Tang 02 alcohols, aldehydes, ketones 2

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  • 1. ALCOHOLS, ALDEHYDES, & KETONES
  • 2. ALCOHOLS, ALDEHYDES, & KETONES
  • 3. Alcohols (-OH)
    • IUPAC naming system
    • A C-chain containing an –OH ( alcohol / hydroxyl ) functional group will have an
    • – ol ending that replaces the “e” of an
    • – ane, – ene or –yne ending.
    • CH 3 OH
    • CH 3 CH 2 OH
    • CH 3 CH 2 CH 2 OH
    methanol ethanol 1-propanol ALCOHOLS
  • 4. Example #1
    • CH 3 CHOHCH 3
    • CH 2 =CHCH 2 CH 2 OH
    CH 3 OH HO 2-propanol or isopropanol but-3-en-1-ol 4-methylcyclohexa-1,2-diol ALCOHOLS
  • 5. Example #2
    • Draw the following molecules:
    • 3-ethyl-1-hexanol
    • 2,3,3,-trimethyl-1-pentanol
    • 3-ethyl-2,4-dimethyl-5-propyl-6-octyne-1,2,5-triol
    ALCOHOLS OH OH OH OH OH
  • 6. Example #2
    • 1,5-heptadien-3-ol
    • 1,2,3-cyclopentanetriol
    ALCOHOLS OH OH OH OH
  • 7. Alcohol Nomenclature
    • Common naming system
    • Although the IUPAC system is preferred, many compounds are still referred by their “ common ” names.
    • methanol
    • ethanol
    • isopropanol
    methyl alcohol ethyl alcohol isopropyl alcohol ALCOHOLS
  • 8. Properties of Alcohols
    • Alcohols typically have higher boiling points than their hydrocarbon counterparts. Why?
    • The shorter the carbon chain of an alcohol, the more water soluble the compound. Why?
    Alcohols have hydroxyl groups (OH) which can form hydrogen bonds with one another. Hydrogen bonds are stronger than the London dispersion forces that form between their hydrocarbon counterparts. Thus more energy is required to break these stronger intermolecular bonds. Water bonds to other water molecules via hydrogen bonds. They would preferentially form hydrogen bonds with each other over weaker Van der Waals forces with long carbon chains. ALCOHOLS
  • 9. Homework
    • Textbook
    • p41 #1-3
    • p42 #4-5
    ALCOHOLS
  • 10. Aldehydes and Ketones
    • Both of these groups contain a C=O ( carbonyl group ). The location of this group determines whether a compound is an aldehyde or a ketone.
    aldehyde ketone ALDEHYDES
  • 11. Aldehyde Nomenclature
    • The aldehyde group must be included in the main C-chain to be named and labeled as carbon #1.
    • IUPAC naming system
    • The “e” of –ane, –ene, or –yne will be replaced with an “ –al ” ending.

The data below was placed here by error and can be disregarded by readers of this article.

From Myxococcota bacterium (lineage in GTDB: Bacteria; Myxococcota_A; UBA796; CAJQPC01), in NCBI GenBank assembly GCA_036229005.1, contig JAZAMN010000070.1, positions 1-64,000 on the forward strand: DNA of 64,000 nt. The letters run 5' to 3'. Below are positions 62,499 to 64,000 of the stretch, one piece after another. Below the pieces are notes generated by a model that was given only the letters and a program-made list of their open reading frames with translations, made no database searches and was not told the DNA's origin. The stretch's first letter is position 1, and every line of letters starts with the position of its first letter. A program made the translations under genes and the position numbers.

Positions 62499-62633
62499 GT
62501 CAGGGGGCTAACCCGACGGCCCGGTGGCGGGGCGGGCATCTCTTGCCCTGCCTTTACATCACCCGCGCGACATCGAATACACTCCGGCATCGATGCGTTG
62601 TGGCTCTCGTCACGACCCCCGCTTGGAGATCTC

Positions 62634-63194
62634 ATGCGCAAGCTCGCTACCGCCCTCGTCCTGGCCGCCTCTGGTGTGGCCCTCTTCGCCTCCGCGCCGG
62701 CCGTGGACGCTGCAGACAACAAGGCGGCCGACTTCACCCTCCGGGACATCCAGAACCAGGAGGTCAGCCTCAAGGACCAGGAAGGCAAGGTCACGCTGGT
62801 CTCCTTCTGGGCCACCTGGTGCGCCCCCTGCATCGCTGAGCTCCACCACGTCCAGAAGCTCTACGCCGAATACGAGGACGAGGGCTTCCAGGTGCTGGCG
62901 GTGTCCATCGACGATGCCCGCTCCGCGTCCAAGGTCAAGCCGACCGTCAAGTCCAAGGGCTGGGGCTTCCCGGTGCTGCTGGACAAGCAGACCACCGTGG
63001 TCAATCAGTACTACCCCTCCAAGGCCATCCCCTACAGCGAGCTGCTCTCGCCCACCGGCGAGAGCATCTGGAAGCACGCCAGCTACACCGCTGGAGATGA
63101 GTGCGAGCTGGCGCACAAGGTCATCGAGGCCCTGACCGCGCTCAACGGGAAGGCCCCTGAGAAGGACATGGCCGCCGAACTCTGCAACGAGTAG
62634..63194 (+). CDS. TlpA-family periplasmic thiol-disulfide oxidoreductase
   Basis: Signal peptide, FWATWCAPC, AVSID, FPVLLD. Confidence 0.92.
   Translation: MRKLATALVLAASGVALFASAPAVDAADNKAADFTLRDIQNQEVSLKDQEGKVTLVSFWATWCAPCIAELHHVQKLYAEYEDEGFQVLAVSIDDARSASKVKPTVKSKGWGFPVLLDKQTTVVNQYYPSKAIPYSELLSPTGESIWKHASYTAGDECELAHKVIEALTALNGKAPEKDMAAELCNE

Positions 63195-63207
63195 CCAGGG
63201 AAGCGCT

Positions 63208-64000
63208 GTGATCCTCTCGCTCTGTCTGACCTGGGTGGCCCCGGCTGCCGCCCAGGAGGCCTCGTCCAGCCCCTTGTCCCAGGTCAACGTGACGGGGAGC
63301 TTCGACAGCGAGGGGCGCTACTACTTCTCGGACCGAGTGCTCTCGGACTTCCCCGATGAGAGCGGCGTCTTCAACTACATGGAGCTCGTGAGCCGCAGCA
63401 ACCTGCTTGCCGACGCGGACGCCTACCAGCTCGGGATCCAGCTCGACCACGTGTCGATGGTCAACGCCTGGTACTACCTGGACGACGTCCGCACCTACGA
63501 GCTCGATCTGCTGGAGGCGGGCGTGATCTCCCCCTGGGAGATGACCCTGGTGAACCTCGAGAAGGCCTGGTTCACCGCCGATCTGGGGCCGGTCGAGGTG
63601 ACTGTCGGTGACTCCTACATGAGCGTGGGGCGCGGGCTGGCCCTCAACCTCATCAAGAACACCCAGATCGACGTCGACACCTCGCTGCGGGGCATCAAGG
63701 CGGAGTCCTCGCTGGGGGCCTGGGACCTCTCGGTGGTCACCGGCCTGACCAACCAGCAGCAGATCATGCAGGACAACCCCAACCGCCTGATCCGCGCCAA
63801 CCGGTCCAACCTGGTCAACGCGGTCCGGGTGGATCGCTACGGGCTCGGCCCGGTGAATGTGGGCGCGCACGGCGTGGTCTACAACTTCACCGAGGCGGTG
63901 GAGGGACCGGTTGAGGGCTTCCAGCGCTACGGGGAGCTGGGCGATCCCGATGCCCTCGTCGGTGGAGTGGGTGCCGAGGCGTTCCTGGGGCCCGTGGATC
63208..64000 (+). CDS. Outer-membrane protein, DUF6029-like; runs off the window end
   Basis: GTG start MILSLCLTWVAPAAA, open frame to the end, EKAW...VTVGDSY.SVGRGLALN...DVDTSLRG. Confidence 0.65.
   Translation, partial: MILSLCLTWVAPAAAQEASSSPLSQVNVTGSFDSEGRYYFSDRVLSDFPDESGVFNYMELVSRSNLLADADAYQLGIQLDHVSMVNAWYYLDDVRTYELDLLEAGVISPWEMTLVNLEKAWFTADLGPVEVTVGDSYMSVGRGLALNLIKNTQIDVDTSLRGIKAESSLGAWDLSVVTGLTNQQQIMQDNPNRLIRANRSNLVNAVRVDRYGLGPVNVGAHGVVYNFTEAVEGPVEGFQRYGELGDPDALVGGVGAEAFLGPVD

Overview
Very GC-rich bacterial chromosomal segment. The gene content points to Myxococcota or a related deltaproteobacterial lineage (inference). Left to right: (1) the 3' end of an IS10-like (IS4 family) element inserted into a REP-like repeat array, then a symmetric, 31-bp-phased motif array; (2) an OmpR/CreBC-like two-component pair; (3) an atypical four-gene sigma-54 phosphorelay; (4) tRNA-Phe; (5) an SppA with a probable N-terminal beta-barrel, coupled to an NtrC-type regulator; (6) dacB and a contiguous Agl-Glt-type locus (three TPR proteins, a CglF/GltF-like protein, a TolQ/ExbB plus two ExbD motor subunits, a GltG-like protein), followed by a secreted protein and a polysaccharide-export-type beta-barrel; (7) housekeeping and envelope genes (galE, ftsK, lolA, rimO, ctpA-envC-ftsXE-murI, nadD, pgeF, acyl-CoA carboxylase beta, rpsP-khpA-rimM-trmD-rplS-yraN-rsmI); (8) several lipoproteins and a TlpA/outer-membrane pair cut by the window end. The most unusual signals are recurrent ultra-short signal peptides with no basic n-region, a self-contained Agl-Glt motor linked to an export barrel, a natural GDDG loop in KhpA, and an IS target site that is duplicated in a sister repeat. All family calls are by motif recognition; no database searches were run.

ALDEHYDES
  • 12. Other Nomenclature Prefixes ALDEHYDES # of carbons IUPAC Common System 1 meth- form- 2 eth- acet- 3 prop- proprion- 4 but- butyr-
  • 13. Aldehyde Nomenclature
    • Common naming system
    • methanal
    • ethanal
    • propanal
    • butanal
    formaldehyde acetaldehyde proprionaldehyde butyraldehyde ALDEHYDES
  • 14. Example #3
    • Redraw and name the following compound:
    • CH 2 =CHCH 2 CHO
    3-butenal ALDEHYDES H O
  • 15. Example #4
    • Draw and name all aldehydes with the formula C 5 H 10 O.
    pentanal 3-methylbutanal 2-methylbutanal 2,2-dimethylpropanal ALDEHYDES H O H O H O H O
  • 16. Ketone Nomenclature
    • A compound is a ketone when the carbonyl group is not found on the end of a carbon chain. When naming, the main chain must contain this group.
    • IUPAC naming system
    • The “e” of the –ane, –ene or –yne ending will be replaced with an “ –one ” ending.
    KETONES
  • 17. Example #5
    • Redraw and name the following compound:
    • (CH 3 ) 2 CHCH 2 COC(CH 3 ) 3
    2,2,5-trimethyl-3-hexanone KETONES O
  • 18. Example #6
    • Draw the following compounds:
    • 2-methyl-1,4-cyclohexanedione
    • 4-ethyl-2-methylcyclopentanone
    KETONES O O O
  • 19. Example #6
    • all ketones with the formula C 5 H 10 O
    2-pentanone 3-pentanone 3-methyl-2-butanone KETONES O O O
  • 20. Example #7
    • What is the chemical structure of the smallest aldehyde?
    • What is the chemical structure of the smallest ketone?
    KETONES O H H O
  • 21. Properties of Aldehydes and Ketones
    • Aldehydes and ketones have lower boiling points than their corresponding alcohols. Why?
    • How do these compounds compare in water solubility compared to alcohols and to hydrocarbon chains?
    They do not have OH groups so they do not participate in hydrogen-bonding. They can form weaker dipole-dipole interactions. They are less soluble because they do not form hydrogen bonds with water. KETONES
  • 22. Homework
    • p51 #1-3
    • p52 #4bc - 5
    KETONES